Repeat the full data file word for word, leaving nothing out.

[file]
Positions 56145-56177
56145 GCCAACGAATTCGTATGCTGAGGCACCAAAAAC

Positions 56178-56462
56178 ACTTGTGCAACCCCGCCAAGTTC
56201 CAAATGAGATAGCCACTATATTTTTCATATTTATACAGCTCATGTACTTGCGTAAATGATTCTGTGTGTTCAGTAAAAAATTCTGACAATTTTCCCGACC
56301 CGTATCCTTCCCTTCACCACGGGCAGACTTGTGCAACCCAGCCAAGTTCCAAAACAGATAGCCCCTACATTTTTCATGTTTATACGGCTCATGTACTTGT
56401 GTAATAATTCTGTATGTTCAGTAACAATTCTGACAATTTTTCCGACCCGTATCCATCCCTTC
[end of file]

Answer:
Positions 56145-56177
56145 GCCAACGAATTCGTATGCTGAGGCACCAAAAAC

Positions 56178-56462
56178 ACTTGTGCAACCCCGCCAAGTTC
56201 CAAATGAGATAGCCACTATATTTTTCATATTTATACAGCTCATGTACTTGCGTAAATGATTCTGTGTGTTCAGTAAAAAATTCTGACAATTTTCCCGACC
56301 CGTATCCTTCCCTTCACCACGGGCAGACTTGTGCAACCCAGCCAAGTTCCAAAACAGATAGCCCCTACATTTTTCATGTTTATACGGCTCATGTACTTGT
56401 GTAATAATTCTGTATGTTCAGTAACAATTCTGACAATTTTTCCGACCCGTATCCATCCCTTC